On the whole, many of the categories that performed poorly in 2009 returned to growth in 2010. Discretionary categories saw a return to growth following weaker sales than necessity categories such as oral care and bath and shower during the recession. Fragrances jumped to 6% value growth in 2010, up from a more modest 3% in 2009. This was driven by continued innovation and a return to higher spending in Western Europe and North America, along with a very strong performance in Latin America, which accounted for 26% of sales globally in 2010.
Color cosmetics also saw its value growth performance improve from 3% in 2009 to 6%, the sort of growth rate that was last seen prior to the recession in 2007.
There was a further revival for skin care, which recovered to 5% growth in 2010, up from 3% in 2009. Likewise, sun care recovered to post 7% value growth in 2010, up from 4% the previous year. Both skin care and sun care were boosted primarily by a return to form for sales in the U.S., which has a major impact on global performance.
Hair care sales rose by 5% in value terms in 2010, boosted by another strong year for shampoos as consumers in Brazil continue to drive the global hair care industry. Salon hair care continued to struggle as consumers stretched out time between visits to the hairdresser.
Of the smaller categories, consistently strong growth was seen in deodorants and baby care, which achieved value growth of 8% each in 2010, and men’s grooming, which registered a 7% increase for the year as sales of these products are increasing in the developing world. Deodorant sales are booming in emerging regions where their use is becoming incorporated into the daily hygiene regimens of consumers. Latin America, particularly Brazil, is driving global deodorant sales, with consumers in the region using scented body sprays as less expensive substitutes for more expensive fragrances.
Internet Retailing Makes Advances in Beauty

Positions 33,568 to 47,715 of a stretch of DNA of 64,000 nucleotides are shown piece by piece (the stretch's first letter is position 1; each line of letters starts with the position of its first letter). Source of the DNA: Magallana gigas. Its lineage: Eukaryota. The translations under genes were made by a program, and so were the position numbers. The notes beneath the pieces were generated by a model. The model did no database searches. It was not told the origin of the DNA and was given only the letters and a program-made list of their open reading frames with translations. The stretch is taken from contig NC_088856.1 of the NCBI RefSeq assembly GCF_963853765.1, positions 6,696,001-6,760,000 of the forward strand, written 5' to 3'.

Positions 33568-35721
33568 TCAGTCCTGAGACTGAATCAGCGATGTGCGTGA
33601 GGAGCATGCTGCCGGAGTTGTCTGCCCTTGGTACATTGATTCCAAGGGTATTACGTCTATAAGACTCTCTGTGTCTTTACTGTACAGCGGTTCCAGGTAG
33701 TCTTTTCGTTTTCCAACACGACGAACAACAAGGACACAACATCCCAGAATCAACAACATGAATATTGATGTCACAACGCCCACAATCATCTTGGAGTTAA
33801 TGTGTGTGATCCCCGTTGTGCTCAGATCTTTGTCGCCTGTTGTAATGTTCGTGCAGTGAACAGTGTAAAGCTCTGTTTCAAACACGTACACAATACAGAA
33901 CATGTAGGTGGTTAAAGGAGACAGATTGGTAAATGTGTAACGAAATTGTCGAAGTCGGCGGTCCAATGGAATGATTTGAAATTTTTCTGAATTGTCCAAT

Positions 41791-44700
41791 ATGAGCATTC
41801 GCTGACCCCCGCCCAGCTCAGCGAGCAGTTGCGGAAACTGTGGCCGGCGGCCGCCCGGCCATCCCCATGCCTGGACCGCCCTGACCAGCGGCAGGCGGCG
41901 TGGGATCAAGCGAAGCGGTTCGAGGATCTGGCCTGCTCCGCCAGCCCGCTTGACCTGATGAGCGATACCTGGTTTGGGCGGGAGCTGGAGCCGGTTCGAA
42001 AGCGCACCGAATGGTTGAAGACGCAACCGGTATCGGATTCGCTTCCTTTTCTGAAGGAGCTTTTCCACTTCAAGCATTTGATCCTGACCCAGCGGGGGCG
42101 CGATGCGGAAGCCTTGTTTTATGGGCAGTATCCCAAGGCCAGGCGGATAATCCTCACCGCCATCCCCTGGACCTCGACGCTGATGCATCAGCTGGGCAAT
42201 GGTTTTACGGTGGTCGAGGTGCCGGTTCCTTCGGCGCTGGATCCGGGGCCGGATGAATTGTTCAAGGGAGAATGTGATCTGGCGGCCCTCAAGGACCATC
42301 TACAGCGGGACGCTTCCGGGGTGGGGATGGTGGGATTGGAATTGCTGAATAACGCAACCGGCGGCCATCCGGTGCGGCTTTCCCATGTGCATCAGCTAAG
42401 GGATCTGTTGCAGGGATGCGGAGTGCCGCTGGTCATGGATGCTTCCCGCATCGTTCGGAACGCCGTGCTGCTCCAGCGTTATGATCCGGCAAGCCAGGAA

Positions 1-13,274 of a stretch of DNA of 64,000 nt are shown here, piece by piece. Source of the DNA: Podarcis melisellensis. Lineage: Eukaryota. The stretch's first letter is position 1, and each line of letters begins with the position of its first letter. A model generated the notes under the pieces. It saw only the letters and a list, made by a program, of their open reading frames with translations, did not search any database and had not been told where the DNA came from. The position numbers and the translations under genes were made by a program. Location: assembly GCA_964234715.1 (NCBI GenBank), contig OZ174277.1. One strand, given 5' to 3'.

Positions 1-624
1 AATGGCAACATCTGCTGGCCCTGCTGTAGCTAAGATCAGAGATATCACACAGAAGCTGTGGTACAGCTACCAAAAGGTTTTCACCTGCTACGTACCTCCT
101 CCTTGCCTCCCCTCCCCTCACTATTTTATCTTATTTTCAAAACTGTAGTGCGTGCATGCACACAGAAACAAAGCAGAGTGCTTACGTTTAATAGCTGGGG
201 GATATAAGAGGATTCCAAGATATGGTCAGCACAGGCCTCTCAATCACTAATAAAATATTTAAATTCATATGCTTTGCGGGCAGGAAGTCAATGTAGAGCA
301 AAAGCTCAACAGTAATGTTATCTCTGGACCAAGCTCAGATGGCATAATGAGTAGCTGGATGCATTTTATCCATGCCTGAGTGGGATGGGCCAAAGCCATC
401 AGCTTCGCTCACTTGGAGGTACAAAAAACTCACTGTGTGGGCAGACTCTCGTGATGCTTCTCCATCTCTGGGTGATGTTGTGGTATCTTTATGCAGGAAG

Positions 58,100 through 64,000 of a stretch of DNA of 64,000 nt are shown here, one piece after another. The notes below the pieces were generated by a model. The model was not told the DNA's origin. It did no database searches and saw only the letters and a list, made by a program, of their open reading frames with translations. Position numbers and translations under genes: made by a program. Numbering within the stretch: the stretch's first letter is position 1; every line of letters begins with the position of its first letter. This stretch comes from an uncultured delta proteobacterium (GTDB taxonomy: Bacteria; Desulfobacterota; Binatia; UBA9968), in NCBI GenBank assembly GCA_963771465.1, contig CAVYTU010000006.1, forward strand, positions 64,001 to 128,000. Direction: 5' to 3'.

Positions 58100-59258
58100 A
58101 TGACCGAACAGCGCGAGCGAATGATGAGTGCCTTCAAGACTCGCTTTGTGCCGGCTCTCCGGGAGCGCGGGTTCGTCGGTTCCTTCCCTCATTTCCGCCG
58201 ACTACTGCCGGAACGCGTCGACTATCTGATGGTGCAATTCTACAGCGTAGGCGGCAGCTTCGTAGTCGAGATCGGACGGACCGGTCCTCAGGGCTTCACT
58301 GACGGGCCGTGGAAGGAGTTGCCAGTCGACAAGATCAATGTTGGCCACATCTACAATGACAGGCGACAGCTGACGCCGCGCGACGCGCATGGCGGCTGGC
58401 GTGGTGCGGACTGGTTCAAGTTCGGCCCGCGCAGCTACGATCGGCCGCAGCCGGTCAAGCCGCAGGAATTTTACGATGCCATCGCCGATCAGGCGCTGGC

Non-store retail was the only channel to gain share in 2010. A strong performance from direct selling, particularly in Latin America and Asia, also had a role to play in this, but Internet retailing alone grew by 16% in 2010, adding a further $2 billion to its share of beauty and personal care sales.
Regional Outlook: Africa and Middle East to See Strong Growth
By 2015, most regions will see a return to pre-crisis growth rates, except Eastern Europe, which will put in a slightly weaker performance compared to the double-digit growth rates of the past.
Asia will be boosted by excellent growth in China, with more than $10 billion added to the size of its beauty industry by 2015. However, slower growth is expected in Japan, which still accounts for nearly half of Asia’s sales, with the market not expected to recover by 2015. Latin America will be the main growth driver of the global beauty industry, with the region set to add more than $18 billion to its value size by 2015. Africa and the Middle East are also set to witness strong growth, although this will still be from a very low base. Growth in the region will be fairly concentrated on just a few markets—primarily South Africa and Saudi Arabia.
Skin Care to Continue Dominance
The star category to 2015 will continue to be skin care, which will increase its lead to become, by far, the biggest value category in the global beauty industry. This will be driven primarily by strong demand in Asia, and China in particular.
Carrie Lennard is a research analyst at Euromonitor International.